Can TSA search your phone? Know your digital rights at the airport

Ben Osborne 12 Jun 2024

TSA can make you take off your shoes, but can they search your phone? The answer might surprise you.

Everyone knows the drillshoes off, laptops out, and no water bottles past security. But what about your phone? Are TSA agents allowed to dig through it? Well, like a lot of security-related things, the short answer is… it depends.  

 Can TSA search your phone? 

The Transportation Security Administration (TSA) primarily focuses on physical threats. Their job is to ensure nothing dangerous gets on a plane, so there should be no need to go through your phone. Even if they did have reason to want to access your device, they’d need a warrant. 

However, if they have reason to suspect that the physical device could be potentially dangerous—like if the internals look suspicious when it goes through the baggage scanner—they’ll usually want to inspect it to ensure that it’s untampered with. In situations like this, it’s within their rights to ask you to power on your device and maybe even open a few apps just to show that it’s fully operational.   

In other words, the TSA might ask you to unlock your phone and show them it works, but they shouldn't be scrolling through your selfies and texts. 

Can Border Control search your phone? 

Here's where things get tricky. If you’re traveling internationally, the U.S. Customs and Border Protection (CBP) has much broader authority. Unlike TSA, CBP can search the contents of your phone without a warrant. This includes texts, photos, browsing history, social media, and even your financial info. 

Luckily, CBP isn’t allowed to deny you entrance into the country for refusing to unlock your phone if you’re a US citizen. However, they can still confiscate your device for as long as they want, download anything they want, and save it to their databases. This practice isn’t limited to airports either, these powers extend to any border crossing too.

Any TSA phone searches happening now? 

Not officially. Back when the TSA overhauled their screening procedures in 2017, a Freedom of Information Act was filed against the Department of Homeland Security aiming to determine whether they’d been searching the data on passenger's’ electronic devices. The reports came back without any real conclusive information ever being released to the public and the suit was eventually dropped the following year after the TSA provided a statement saying that searching electronic devices isn’t part of their procedure, and that personnel are not provided with equipment to help them do so.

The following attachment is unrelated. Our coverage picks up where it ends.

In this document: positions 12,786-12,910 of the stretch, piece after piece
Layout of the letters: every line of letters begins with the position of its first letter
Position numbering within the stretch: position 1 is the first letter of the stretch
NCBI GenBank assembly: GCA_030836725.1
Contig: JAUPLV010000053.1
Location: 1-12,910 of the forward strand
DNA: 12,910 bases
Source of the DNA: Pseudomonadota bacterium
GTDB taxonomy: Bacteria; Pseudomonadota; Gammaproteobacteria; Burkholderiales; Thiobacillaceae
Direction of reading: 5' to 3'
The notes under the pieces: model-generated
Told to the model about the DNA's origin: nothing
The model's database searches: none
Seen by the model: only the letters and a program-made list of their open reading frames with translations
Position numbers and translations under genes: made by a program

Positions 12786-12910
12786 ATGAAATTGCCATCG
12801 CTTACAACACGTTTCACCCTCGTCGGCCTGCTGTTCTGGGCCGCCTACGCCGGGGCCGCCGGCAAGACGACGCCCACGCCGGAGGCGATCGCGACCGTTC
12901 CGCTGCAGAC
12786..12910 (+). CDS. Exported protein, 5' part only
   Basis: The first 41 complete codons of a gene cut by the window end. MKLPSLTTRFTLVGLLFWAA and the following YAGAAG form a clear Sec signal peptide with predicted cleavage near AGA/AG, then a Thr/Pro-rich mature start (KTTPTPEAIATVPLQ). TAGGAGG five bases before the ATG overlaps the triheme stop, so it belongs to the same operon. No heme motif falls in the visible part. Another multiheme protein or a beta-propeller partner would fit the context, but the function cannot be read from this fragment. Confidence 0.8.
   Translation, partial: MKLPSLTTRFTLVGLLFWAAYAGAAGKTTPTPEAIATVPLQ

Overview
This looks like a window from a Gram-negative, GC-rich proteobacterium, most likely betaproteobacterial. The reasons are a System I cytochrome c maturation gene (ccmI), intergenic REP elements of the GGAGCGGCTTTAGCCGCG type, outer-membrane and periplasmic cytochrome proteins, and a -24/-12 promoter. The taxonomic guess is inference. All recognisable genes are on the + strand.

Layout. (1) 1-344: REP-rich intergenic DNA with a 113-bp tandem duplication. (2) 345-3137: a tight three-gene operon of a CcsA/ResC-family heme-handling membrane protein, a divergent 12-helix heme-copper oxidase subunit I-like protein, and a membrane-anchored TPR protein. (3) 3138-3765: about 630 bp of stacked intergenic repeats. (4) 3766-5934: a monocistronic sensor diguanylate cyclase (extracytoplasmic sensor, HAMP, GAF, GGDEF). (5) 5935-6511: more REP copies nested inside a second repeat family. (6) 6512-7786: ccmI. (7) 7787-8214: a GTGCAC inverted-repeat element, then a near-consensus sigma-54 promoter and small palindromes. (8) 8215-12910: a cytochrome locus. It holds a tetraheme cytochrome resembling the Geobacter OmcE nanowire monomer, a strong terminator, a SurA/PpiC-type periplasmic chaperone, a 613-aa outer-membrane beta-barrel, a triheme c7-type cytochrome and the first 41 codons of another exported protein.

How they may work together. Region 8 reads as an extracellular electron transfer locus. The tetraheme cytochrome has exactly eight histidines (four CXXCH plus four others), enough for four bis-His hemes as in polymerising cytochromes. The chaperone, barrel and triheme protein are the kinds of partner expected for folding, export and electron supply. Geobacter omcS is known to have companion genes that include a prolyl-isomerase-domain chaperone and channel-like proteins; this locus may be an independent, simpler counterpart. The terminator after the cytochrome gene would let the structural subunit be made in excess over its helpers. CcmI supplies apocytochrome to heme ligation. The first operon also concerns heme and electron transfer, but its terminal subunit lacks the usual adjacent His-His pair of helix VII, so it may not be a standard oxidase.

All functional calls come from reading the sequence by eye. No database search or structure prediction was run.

Scattered reports on the internet claim TSA agents have searched devices, but these are mostly anecdotal and unverified. The TSA continues to assert that they stick to physical security. 

What should you do if the TSA tries to search your phone? 

There are a few things you should be certain to do if a TSA agent asks to access the data on your device: 

Ask for clarification 

Politely asking for clarification is an important first step. Before raising any concerns or denying their request, make sure you understand what the agent is asking. Misunderstandings can escalate quickly, and non-cooperation can lead to denial of boarding or even legal trouble.

Report any issues 

If you believe your rights have been violated during the screening process, you can file a complaint with the TSA. You can ask to speak to a supervisor while at the airport or go to the TSA website to report any concerns or issues.

Know your rights as a traveler  

Legal requirements and regulations can change, so it’s crucial to stay updated on your rights regarding electronic device searches. Follow reputable sources for any new developments in TSA and CBP policies.  

Safe and happy travels! 

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